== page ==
Helen Hockx-Yu from the British Library talked about the approaches they had taken to archiving streaming media as part of the Anthony Gormley One and Other art project in the UK. The project has involved100 days of continuous occupation of the fourth plinth in Trafalgar square. Over this period 2400 real people had occupied the plinth for sixty minutes each and this time had been streamed over RTMP using Red Stream. The British Library now had the challenge of archiving the outputs. They did this using Jaksta but also needed to carry out validation, spot-checking and repairs. However their main challenges were initially curatorial (people wanted content removed) and legal – the videos are still only valid under a 5 year licence. The main conclusions drawn from the project were that it is highly costly to archive a site like this, there is still no generic solution and that there is a real need to manage expectations. The domain name now redirects to the British Library Web Archive site.
This was the first time I’d attended an iPres conference and it really was quite an impressive event. Everyone was really friendly and I’ve made some great contacts which I hope to follow up. My path into digital preservation has been through the Web archiving route, I’ve always worked on projects that have had pragmatism and practicality at their heart (for example this project and the PoWR project). Some aspects of the conference did seem very research centric and technical, but there was still enough of relevance to me to keep my interest. From speaking to those who have attended before there does seem to be a move by iPres to embrace new digital preservation challenges (like Web archiving) and more hands on research (through the late breaking results papers).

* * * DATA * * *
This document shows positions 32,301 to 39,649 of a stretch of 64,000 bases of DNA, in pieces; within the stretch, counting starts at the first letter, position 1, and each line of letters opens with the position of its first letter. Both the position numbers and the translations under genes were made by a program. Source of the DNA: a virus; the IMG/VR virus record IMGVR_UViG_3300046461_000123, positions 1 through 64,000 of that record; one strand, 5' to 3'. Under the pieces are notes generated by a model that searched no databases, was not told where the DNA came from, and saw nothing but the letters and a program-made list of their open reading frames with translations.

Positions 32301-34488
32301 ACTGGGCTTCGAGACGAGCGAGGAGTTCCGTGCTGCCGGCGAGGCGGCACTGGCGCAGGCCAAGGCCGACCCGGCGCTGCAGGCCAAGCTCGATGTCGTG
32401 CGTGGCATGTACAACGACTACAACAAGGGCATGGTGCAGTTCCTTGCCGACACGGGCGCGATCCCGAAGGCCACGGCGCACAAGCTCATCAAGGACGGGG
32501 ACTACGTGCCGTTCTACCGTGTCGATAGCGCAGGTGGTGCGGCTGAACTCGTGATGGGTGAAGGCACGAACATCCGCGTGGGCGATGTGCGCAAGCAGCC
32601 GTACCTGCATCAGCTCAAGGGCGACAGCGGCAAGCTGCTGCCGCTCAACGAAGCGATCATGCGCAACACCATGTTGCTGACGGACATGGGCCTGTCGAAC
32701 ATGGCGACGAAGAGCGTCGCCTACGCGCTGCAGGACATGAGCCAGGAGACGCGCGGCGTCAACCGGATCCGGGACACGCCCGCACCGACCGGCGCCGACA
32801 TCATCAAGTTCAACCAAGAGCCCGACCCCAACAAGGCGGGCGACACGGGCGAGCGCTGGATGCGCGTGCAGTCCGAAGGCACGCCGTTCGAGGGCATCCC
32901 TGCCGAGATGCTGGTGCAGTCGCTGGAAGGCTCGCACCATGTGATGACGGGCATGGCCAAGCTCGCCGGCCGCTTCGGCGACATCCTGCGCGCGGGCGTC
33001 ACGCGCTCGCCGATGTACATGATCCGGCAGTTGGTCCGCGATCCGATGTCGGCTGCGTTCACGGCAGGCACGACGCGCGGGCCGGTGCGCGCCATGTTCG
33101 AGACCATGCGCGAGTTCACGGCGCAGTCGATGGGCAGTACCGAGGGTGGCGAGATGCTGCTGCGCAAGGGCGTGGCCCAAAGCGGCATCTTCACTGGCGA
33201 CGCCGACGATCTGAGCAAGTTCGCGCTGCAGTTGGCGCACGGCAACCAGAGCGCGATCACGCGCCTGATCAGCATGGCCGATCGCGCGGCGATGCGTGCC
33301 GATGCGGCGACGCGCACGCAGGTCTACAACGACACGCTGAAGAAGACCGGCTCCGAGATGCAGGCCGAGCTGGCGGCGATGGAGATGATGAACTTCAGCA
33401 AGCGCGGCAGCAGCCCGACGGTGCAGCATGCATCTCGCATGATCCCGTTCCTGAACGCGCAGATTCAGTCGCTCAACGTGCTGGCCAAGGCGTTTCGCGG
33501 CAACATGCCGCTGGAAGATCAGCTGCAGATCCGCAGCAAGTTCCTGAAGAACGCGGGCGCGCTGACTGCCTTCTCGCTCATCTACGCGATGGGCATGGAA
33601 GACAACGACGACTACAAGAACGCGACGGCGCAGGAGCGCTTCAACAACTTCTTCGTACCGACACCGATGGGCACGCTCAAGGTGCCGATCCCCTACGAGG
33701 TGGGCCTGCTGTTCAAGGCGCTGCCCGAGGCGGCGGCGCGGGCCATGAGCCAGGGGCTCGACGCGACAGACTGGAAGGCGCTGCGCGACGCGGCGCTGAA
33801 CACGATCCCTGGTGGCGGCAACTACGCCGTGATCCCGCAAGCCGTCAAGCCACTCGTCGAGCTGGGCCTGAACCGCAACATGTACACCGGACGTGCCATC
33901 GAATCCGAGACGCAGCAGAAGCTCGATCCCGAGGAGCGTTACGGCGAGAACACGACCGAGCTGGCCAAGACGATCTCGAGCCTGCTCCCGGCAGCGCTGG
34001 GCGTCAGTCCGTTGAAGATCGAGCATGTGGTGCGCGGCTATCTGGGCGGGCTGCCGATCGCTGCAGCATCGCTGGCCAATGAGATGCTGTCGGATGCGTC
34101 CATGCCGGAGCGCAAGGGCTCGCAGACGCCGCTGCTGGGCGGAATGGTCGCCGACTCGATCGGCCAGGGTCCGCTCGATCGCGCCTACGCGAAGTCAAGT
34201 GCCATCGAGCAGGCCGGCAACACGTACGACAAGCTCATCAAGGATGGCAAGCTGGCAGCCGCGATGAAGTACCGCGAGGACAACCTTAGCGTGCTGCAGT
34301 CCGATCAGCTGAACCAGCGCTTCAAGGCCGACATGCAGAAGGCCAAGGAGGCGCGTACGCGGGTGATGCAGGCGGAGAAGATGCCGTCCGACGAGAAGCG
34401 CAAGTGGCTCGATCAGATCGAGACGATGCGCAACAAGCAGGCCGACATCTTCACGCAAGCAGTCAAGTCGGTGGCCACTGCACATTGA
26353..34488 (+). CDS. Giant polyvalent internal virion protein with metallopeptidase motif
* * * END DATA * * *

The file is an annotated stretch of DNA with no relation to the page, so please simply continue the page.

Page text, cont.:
I used the #ipres2010 hashtag a lot at the conference and felt that the insights shared by those tweeting really added to my experience. Unfortunately there was only a relatively small number of people tweeting, though this is likely to change over the next few years. I’d recommend that the iPres organisers themselves use their iPres Twitter account more and specify hashtags for individual sessions, as well as for the whole conference. All the conference tweets have been archived in an iPres2010 Twapper Keeper Archive.
One other thing I would really like to see is links to speaker’s slides. Unfortunately the only resources offered were the papers. These were printed out in the huge proceeding book, which went into the huge conference bag we were given!
After the conference I had the afternoon free to enjoy the delights of Vienna. Below are a few photos of the sights I saw.
More photos from the event are available on Flickr using the ipres2010 tag.